Freddie’s plantastic experience

I’ve been working from September 2016 – June 2017 year in the lab of one of the top plant research institutes in the world, the John Innes Centre. There are only two interns given a place each year at the institute and although I was not one of them, I was still taken on as an ‘intern’ with a voluntary role which allowed unique flexibility for what I did day to day.

For the last nine months I’ve been helping a 2nd year PhD student, Nicola, with part of her project. Nicola is working on Nitrogen use in forage crops, and a previous student had found that a humic substance called ‘Fulvic acid’ is possibly a biostimulant that could improve the growth of plants without the use of fertiliser.

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A. thaliana root and shoot assay

I normally work 9 – 6 everyday on finding out if there is a replicable phenotype when plants are given this chemical, and finding what the chemical is exactly. There was no pressure on me succeeding but I knew I both wanted to impress the scientists around me, and find an answer for myself.

I started out taking part in the PhD training which covered biological, chemical and general safety. Nicola then started teaching me through actual practice, the various lab techniques I’d need to complete different assays; I took notes on absolutely everything (see picture below) and was lucky that I did, as it wasn’t long before she let me loose to start collecting data on my own. From this point on, I was effectively a full PhD student able to use anything I liked, whenever I liked. I could book any room or equipment, access all facilities and use any chemicals available.

I began by growing plants and supplying them with various amounts of Fulvic acid and Nitrogen to test a few hypotheses, but there was no regular phenotype appearing. I read papers on previous work and adapted my methods to pin down what effect this substance was having, all the while having various meetings and seminars.

I was given a space in the regulated glass houses where I grew other crops too. These I tested for their protein and chlorophyll contents, as well as photosynthetic rates. By the end of the internship I had identified a few phenotypes in a few species but unfortunately have not had enough time to find any genetic markers or a mechanism for the effect.

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The glasshouse with my babies

This was only one part of my project though. The other was finding out what this Fulvic acid was. Everyone at the JIC is top of their field so are always happy to help if you have any questions and are genuinely interested. The lab above mine was filled with hundreds of thousands of pounds’ worth of the latest in mass spectroscopy equipment, and experts who are always available to help, even more so when given a challenge by an eager intern who has no idea what he’s doing. I was in a great position here, where other people with the same problem would have to book months in advance and pay upwards of £90/hr. I could just walk in and have a go whenever the machines were free!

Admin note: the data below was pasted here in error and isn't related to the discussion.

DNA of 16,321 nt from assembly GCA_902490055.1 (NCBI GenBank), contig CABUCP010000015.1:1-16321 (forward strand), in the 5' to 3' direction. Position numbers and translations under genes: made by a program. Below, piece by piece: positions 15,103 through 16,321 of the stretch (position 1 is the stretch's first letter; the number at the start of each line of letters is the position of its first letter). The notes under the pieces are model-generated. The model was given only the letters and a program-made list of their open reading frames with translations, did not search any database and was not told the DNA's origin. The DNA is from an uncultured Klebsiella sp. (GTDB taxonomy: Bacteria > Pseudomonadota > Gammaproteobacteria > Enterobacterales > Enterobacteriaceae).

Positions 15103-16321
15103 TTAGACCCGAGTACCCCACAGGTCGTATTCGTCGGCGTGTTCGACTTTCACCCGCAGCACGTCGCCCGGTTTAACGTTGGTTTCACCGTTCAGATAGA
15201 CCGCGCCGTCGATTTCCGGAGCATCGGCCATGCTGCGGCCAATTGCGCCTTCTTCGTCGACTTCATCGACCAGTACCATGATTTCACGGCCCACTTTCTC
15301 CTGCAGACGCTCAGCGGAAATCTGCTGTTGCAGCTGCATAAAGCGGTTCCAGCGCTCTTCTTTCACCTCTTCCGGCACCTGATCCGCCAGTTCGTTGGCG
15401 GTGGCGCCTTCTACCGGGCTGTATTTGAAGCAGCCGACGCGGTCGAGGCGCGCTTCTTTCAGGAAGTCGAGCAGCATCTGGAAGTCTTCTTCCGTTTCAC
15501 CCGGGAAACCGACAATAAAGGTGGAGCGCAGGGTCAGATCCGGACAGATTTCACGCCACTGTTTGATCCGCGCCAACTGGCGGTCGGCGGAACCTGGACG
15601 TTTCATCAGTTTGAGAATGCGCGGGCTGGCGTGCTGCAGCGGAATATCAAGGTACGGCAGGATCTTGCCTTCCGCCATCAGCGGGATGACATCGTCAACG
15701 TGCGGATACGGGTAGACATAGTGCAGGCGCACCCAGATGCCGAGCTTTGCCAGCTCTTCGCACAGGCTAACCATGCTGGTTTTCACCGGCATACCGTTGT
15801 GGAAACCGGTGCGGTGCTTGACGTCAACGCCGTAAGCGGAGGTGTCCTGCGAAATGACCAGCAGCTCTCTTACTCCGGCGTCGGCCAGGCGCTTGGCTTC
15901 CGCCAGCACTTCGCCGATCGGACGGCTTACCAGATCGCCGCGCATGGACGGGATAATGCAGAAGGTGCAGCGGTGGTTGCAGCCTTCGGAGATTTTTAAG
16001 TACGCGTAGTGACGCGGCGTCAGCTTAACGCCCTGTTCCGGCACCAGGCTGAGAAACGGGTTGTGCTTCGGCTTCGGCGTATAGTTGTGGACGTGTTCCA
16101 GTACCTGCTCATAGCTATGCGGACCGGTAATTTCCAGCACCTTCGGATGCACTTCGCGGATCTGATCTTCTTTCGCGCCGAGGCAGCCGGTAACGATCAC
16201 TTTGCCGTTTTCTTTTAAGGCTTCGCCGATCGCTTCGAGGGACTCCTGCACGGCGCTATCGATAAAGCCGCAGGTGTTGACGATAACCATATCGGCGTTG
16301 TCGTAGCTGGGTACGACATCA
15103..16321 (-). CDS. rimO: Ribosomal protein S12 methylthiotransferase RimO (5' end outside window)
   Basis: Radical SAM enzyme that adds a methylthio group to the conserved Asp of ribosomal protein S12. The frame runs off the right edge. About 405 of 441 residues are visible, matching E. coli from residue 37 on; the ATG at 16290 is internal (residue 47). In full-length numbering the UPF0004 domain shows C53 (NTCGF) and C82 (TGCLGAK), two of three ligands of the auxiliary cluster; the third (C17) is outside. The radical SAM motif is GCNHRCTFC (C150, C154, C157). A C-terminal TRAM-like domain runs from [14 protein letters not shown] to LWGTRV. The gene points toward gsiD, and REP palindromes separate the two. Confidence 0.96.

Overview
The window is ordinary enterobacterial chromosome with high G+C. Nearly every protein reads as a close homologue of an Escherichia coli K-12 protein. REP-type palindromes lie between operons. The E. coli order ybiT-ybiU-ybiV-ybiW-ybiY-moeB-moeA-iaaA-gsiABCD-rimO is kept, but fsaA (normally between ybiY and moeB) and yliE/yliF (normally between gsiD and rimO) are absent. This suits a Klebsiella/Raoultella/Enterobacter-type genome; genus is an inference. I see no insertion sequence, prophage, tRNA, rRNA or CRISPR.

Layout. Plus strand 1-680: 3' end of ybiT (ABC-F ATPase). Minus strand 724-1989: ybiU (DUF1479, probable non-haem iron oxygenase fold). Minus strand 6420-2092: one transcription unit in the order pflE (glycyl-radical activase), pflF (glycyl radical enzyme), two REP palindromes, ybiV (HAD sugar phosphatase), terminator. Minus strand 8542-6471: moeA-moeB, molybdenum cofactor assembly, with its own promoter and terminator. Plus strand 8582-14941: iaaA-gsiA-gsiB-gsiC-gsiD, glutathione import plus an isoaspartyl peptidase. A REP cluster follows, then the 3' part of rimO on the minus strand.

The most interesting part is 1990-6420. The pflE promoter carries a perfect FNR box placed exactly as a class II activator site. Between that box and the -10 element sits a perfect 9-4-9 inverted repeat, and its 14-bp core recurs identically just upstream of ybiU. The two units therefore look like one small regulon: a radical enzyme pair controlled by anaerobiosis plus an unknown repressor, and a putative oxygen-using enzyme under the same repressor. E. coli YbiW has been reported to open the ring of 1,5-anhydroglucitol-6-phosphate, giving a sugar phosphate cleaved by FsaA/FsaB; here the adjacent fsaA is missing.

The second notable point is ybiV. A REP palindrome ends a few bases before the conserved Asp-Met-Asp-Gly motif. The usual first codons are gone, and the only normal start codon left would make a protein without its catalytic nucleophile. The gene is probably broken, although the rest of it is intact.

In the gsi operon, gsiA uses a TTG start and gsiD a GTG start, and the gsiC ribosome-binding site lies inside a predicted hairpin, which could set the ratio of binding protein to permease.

Lionel Hill, a wizard of LC-MS (liquid chromatography gas spectroscopy) was the first port of call. We put in varying concentrations of my Fulvic acids but the results that came out made no sense, there was something very polar in the solution as well as high concentrations of plastic. We tried a few more times with different mobile phases but with no luck, so I decided to try somewhere else. Throughout the placement I ended up being trained on almost every piece of equipment in the room and innumerable more in other labs. The final verdict came after weeks of tweaking, coupled with the wisdom and patience of Paul Brett. We finally managed to isolate the components of Fulvic acid (pictured above), although this only accounts for 70% of the solutions and we don’t know what the other parts were – science is fascinating and infuriating!

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Fulvic acid GC-MS retention spectra

The long journey and finding an answer(ish) at the end was a priceless experience, worth every second. Throughout the time here I wasn’t just a lab volunteer, but like I said, taken on and accepted as a fellow PhD student. I gave seminars, organised events, held a position on the student voice committee, worked on the institute bar, talked to visitors, presented at meetings, attended awards, took part in days out – even teaching others how to use the equipment I had been trained on!

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My filled out notebooks

This year opened my eyes to the possibilities of research, the raw freedom of exploring something new in any way you can. I was given a unique opportunity because I was not limited in what I was permitted to do, nor was I pressured to get results (because I was not actually a PhD student with deadlines to meet, even though some students thought I was). The other students welcomed me with open arms and invited me to all their social events. My housemates were UEA students which gave me access to the university lifestyle as well, where I joined various societies and sports clubs. Words cannot express the years of experience I feel I have gained in 9 short months, this will truly stay with me forever (and of course make my CV look great!)



Five free personal training courses you should sign up for.

Personal Development training is one of the requirements that we as PhD students need to fulfil before we can fully complete our PhD programme. But beyond that, these training courses also help us to develop and grow as a professional by giving us various transferable skills, which will come in handy when applying for jobs. I would like to share with you five free training courses I found very useful, either provided by John Innes Centre or UEA:

  1. Career Service Mentoring Programme by UEA career central